Thursday, 30 January 2014

Restaurant Review: Basil

Basil Thai Restaurant on Urbanspoon

Hello, Food Fans! For those of you who didn't know, last week (which somehow came and went quicker than the winter weather that has hit most of the country by this point) was Columbus's seasonal tradition of Restaurant Week. With the busy schedule that seems to have caught one too many off-guard, including me, I was only able to get a taste of one menu (if you don't count the delicious espresso chocolate mousse cupcake I had at The Crest). This time around, the Short North's Basil (1124 N High St) was ultimately the reigning choice. And so, Brianne, Nicole, and I headed over to what was once an antique shop and one of the many restaurants I have been meaning to try out for a while now.

Basil's $20 prix fixe menu for the January iteration of Restaurant Week actually included four courses (instead of the typical three for nearly all the others), which was more than enough to feed this food and culture blogger. But first things first... To go with my meal, I ordered a glass of the 2009 Chateau Ste Michelle Riesling, which the wine menu noted is the winemakers choice pairing with Thai cuisine. (And with it being one of the cheaper options, why not, right?) Wow, was I impressed. Sweetly soft and smooth, it had a refreshing crisp ending which calmed the subtly spicy tones of my meal. This is definitely one variety I plan to get again in the future.

Thank goodness I had that Riesling from the onset, as the spice (which if you know me well enough, I'm still learning to get past) made its appearance during our first course of tom yum soup (as an aside, the other choice was vegetable). In reality, the "spicy soup" wasn't incredibly spicy; in fact, I don't quite remember getting much heat from it (though, it was probably because of the wine). Given the cold weather that evening, the soup was certainly more warming than anything else. As I went in for each spoonful, the bright herbaceousness coming from the lemongrass, lime juice, and citrus leaves were rather pronounced without overdoing it, while the mix of ground chicken and straw mushrooms gave an interesting set of textures to each bite.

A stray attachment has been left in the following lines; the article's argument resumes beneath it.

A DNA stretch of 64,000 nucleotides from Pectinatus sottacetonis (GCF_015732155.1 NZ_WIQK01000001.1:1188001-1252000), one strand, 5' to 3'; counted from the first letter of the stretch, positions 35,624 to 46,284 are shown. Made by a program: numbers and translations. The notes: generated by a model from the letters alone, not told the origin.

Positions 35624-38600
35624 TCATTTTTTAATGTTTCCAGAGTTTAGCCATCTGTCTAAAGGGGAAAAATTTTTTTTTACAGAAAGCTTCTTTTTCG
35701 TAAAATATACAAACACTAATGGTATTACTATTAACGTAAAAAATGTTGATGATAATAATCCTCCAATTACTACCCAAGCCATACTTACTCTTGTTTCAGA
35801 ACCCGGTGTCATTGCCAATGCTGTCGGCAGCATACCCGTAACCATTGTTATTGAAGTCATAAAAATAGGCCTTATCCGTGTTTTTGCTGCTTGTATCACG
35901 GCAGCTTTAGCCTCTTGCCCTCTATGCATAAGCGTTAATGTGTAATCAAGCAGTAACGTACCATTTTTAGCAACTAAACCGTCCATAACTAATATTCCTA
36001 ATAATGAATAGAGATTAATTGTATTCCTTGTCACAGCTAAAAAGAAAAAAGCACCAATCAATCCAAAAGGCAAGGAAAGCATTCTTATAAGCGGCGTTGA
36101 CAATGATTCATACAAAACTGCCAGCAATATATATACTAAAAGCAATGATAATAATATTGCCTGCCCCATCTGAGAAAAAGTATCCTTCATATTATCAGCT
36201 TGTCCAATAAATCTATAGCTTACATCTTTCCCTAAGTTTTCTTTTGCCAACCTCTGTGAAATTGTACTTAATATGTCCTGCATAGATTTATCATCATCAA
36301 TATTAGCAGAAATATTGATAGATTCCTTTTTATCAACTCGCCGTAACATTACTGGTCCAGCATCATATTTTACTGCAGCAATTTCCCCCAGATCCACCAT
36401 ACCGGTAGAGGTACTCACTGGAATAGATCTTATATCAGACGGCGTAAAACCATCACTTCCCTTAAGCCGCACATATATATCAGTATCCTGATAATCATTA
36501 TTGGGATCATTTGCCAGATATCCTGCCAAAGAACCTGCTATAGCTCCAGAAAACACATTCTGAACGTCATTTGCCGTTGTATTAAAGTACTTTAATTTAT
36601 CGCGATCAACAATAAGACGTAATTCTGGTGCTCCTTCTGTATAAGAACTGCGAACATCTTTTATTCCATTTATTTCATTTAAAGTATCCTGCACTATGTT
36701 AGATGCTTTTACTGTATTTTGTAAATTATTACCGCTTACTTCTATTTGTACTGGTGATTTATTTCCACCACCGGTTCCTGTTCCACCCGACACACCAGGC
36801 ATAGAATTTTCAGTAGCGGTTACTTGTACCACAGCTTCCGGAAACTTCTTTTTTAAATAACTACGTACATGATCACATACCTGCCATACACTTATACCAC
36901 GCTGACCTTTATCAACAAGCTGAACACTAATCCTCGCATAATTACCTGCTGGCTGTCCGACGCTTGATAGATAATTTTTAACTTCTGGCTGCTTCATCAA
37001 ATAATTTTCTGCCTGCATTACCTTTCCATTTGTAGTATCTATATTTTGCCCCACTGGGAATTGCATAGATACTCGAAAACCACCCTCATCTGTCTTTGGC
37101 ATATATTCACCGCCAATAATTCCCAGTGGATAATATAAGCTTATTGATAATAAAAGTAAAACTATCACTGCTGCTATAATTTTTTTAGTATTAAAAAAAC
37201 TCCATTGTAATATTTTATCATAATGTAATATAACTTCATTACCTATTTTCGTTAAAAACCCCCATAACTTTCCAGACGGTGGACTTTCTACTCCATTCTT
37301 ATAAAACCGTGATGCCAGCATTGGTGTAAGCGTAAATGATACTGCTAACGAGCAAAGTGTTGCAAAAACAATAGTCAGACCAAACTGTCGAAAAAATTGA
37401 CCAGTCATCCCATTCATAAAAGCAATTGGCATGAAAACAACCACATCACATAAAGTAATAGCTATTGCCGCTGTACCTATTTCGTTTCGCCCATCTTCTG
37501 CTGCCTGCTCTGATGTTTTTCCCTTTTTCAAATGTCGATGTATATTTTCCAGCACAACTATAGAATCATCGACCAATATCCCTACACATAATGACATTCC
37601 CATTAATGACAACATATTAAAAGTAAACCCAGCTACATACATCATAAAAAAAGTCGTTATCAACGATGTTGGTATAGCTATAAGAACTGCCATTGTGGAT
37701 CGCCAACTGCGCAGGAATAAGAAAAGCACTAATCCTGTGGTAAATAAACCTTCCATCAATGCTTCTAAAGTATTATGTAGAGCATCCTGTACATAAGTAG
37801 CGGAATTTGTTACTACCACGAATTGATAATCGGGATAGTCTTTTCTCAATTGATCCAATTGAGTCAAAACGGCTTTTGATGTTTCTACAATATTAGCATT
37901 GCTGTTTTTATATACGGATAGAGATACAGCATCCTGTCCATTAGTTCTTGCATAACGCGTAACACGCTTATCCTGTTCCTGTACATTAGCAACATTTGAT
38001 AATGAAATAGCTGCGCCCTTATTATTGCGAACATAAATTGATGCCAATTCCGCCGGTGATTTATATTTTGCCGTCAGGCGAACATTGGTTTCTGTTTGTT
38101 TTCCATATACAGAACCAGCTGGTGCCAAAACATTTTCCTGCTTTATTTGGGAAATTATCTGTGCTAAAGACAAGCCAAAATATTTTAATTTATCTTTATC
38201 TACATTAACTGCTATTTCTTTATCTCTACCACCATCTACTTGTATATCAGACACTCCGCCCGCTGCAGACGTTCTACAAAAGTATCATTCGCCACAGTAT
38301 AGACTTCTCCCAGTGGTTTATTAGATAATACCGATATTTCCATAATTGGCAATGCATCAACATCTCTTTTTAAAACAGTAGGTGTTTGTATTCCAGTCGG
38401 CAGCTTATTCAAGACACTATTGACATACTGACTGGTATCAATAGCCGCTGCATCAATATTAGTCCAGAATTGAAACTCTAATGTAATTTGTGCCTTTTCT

In a nut shell (or I guess, in crispy deep fried rice wrapper), our second course highlighted what I think is one of Basil's high points: they know how to fry. Brianne ordered the chicken egg roll, which seemed to be stuffed more with vermicelli noodles than ground chicken, and also included carrots and cabbage. Without question, the overall flavour was ramped up by the sweet and sour sauce. Nicole got the tempura battered sweet potato fries which were cooked perfectly, with just the right amount of a toothy bite engulfed by the crunch of the tempura batter. As was the case with the egg roll, the sweet potato fries tasted even better with their accompanying sauce, in this case a Thai vinaigrette.

On my end, I tried my luck with the crab cream cheese wontons, and was quite happy with my choice. My one gripe with it, though, was the over abundance of fried wonton wrapper; minus the excessive quantity (i.e., the part without any of the delicious filling), this is a starter I would have no trouble eating more of.

Brianne and Nicole's third course came in the form of one of Basil's specialties, Kee Mow [version], minus bean sprouts. Also written as Kee Mao or known as Drunken Noodles [version], this wide rice noodle dish is stir-fried with bell peppers, tomatoes, onions, and Thai basil.

My choice was in the form of Basil's other specialty, and our server's favourite, Pad Ka Praw [version]. Made with basil, onions, bell peppers and garlic sauce, mixed in a rich brown sauce, the dish is certainly flavourful and can be heated up to taste (I asked for a 1, on a 1 to 5 scale). Unfortunately, the protein of this course mirrored my issue with that of my tom yum soup: the ground chicken is far too dry and no amount of liquid seemed to give back some sense of moisture. In the grand scheme of things, the simple solution would be to avoid the ground chicken if at all possible (or make sure it's bathed a bit in the beautiful broths).

Finally, we once again deviated on our dessert choices. Brianne got a vanilla cupcake decked out in a fair amount of green icing (because basil is green...?), whereas Nicole got a rather moist slice of carrot cake. I went with the gluten free flourless chocolate cake which wonderfully tasted like a thick slab of softened ganache. I must admit all three of these choices don't immediately scream "Thai cuisine," but I suppose I'll look past that and label the options under food fusion.

Overall, the food is flavourful, service is friendly, and the menus (particularly the one of specials) are well-priced. That said, whenever asked about which Thai restaurant is worth going to in Columbus, my initial response has long been something along the lines of, "Well, I don't really eat much of any Asian food, but I've been told Basil should be on that list." Now that I've tried it, I definitely have no qualms recommending it! For these and other photos, click here.

Have you visited Basil? What was your experience like? And what would you recommend I try the next time I return? Do you have any other recommendations for Thai cuisine in central Ohio? Comment below!

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